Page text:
Lmao, sounds silly but I have used an old swifer, funny but all the alu shaving sticks to the fiber pretty good. Almost like walking around in your socks lol.

    #373093

    smallerstick
    Pro
    Listowel, ON

    I usually don’t have enough for sweeping to be a problem. I never use my vac though… It’s dedicated to saw dust and chips.

    I never thought about it before but I do the same thing. Metal shavings go through the shop vac; the DC is for wood only.

    Success is the ability to go from one failure to another without loss of enthusiasm.
    ...... Winston Churchill

    #373112

    Toolshead
    Pro
    In the Rice Fields, South TX

    How about walking around in your socks,,, that should get them all??

    Walking barefoot will get all the sharp ones.
    Magnet in a bag for iron, everything else I sweep. I don’t want to run metal into the DC or vac.

    #373115

    I never thought about it before but I do the same thing. Metal shavings go through the shop vac; the DC is for wood only.

    My dust collector came with a bold warning to not run metal through as it could cause a spark striking the impeller and thus set off a dust explosion. I use a small portable vac if I am not just sweeping it up with a broom.

    #373118

    Boschmanbrian
    Pro
    Montreal , QC, Canada

    How about walking around in your socks,,, that should get them all??

    Walking barefoot will get all the sharp ones.
    Magnet in a bag for iron, everything else I sweep. I don’t want to run metal into the DC or vac.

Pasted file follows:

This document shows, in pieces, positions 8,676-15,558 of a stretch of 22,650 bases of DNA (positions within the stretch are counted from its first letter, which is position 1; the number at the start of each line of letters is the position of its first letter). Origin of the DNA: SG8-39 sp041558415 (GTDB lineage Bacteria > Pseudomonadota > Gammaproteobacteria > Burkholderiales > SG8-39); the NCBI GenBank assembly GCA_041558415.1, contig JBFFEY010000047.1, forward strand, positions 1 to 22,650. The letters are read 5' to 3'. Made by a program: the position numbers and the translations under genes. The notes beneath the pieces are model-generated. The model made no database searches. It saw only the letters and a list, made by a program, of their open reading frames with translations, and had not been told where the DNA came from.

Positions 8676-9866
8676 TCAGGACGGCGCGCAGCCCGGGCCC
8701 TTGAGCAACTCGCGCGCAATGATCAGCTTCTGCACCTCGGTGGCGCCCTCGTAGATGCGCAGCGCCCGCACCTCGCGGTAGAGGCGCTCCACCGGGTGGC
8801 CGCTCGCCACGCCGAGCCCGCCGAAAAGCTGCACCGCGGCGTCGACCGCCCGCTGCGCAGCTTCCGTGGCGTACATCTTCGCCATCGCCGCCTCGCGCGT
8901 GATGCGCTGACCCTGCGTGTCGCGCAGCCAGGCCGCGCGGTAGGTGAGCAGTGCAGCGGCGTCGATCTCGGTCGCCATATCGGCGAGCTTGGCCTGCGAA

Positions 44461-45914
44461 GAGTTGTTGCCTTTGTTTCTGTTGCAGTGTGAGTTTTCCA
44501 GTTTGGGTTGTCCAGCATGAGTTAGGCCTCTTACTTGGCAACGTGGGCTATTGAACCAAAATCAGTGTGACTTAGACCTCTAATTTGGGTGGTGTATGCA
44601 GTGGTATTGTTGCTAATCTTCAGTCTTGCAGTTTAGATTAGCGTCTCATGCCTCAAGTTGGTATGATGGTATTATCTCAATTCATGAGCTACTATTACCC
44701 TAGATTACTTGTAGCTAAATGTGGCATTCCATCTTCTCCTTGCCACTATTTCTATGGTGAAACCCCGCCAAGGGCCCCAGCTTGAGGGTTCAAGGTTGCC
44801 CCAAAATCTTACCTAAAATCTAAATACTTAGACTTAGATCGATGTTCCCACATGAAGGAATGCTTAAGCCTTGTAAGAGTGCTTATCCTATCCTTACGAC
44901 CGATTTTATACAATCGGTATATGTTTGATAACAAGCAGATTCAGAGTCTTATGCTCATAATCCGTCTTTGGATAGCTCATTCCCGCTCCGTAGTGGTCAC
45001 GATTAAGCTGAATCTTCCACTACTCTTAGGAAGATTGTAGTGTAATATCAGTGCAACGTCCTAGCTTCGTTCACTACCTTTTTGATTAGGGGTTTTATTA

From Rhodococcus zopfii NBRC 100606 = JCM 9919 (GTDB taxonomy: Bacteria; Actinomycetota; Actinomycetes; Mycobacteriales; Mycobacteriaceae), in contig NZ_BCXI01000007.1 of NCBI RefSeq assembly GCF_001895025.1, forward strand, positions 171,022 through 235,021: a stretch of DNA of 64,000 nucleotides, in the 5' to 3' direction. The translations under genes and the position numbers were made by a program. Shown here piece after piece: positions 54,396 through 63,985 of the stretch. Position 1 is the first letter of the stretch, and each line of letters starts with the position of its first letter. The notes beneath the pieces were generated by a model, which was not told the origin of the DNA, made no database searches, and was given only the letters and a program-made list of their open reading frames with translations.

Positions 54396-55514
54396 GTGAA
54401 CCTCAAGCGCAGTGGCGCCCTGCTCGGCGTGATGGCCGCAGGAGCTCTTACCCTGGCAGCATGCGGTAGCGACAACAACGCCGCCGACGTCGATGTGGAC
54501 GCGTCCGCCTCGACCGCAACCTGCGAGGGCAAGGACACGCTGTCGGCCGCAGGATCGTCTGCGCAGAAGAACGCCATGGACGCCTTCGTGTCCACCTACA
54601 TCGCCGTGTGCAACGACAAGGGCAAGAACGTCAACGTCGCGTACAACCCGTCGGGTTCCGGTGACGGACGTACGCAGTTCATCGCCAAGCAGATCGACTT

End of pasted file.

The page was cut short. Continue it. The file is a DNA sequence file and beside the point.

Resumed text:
I will try to find some information, but here in the shop, we banned using shop vacs, because we would use if for aluminum and steel , plus sometimes fiber glass, no no we had one blow up right when the employee turned the vacuum on, he got huge pretty back, it has to do with the static from certain metals and the plastics, be careful guys. I will try to find the exact information and post it up later.

    #373130

    Doobie
    Pro
    Ajax, ON

    I never thought about it before but I do the same thing. Metal shavings go through the shop vac; the DC is for wood only.

    My dust collector came with a bold warning to not run metal through as it could cause a spark striking the impeller and thus set off a dust explosion. I use a small portable vac if I am not just sweeping it up with a broom.

    Where there is an impeller involved I’ve heard of never doing that. But a regular shop vac, I’m not so sure if there is any issue.

    Kevin.

    Support your local VIKING.

    #373145

    theamcguy
    Pro
    Fayetteville, NC